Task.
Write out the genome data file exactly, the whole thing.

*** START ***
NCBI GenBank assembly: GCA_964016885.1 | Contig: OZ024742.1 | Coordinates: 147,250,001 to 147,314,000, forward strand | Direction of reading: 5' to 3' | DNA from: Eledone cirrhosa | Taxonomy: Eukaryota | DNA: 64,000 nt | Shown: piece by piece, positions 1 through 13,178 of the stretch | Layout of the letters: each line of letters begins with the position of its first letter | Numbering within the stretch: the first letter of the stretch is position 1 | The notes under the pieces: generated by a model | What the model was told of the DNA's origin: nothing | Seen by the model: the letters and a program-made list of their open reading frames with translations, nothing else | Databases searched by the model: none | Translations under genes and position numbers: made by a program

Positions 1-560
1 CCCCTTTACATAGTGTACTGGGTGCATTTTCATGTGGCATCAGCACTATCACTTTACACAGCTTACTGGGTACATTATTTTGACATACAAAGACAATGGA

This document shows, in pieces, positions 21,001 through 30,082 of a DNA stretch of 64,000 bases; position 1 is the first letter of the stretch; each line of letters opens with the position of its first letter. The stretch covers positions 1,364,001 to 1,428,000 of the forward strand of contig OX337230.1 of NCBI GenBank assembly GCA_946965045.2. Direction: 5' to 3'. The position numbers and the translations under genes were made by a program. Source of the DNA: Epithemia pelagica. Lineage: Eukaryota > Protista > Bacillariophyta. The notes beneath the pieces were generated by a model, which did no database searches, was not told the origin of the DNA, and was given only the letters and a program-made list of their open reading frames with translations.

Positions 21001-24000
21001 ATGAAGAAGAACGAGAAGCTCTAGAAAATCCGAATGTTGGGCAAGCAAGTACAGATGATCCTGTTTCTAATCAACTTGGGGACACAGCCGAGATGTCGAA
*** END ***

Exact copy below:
NCBI GenBank assembly: GCA_964016885.1 | Contig: OZ024742.1 | Coordinates: 147,250,001 to 147,314,000, forward strand | Direction of reading: 5' to 3' | DNA from: Eledone cirrhosa | Taxonomy: Eukaryota | DNA: 64,000 nt | Shown: piece by piece, positions 1 through 13,178 of the stretch | Layout of the letters: each line of letters begins with the position of its first letter | Numbering within the stretch: the first letter of the stretch is position 1 | The notes under the pieces: generated by a model | What the model was told of the DNA's origin: nothing | Seen by the model: the letters and a program-made list of their open reading frames with translations, nothing else | Databases searched by the model: none | Translations under genes and position numbers: made by a program

Positions 1-560
1 CCCCTTTACATAGTGTACTGGGTGCATTTTCATGTGGCATCAGCACTATCACTTTACACAGCTTACTGGGTACATTATTTTGACATACAAAGACAATGGA

This document shows, in pieces, positions 21,001 through 30,082 of a DNA stretch of 64,000 bases; position 1 is the first letter of the stretch; each line of letters opens with the position of its first letter. The stretch covers positions 1,364,001 to 1,428,000 of the forward strand of contig OX337230.1 of NCBI GenBank assembly GCA_946965045.2. Direction: 5' to 3'. The position numbers and the translations under genes were made by a program. Source of the DNA: Epithemia pelagica. Lineage: Eukaryota > Protista > Bacillariophyta. The notes beneath the pieces were generated by a model, which did no database searches, was not told the origin of the DNA, and was given only the letters and a program-made list of their open reading frames with translations.

Positions 21001-24000
21001 ATGAAGAAGAACGAGAAGCTCTAGAAAATCCGAATGTTGGGCAAGCAAGTACAGATGATCCTGTTTCTAATCAACTTGGGGACACAGCCGAGATGTCGAA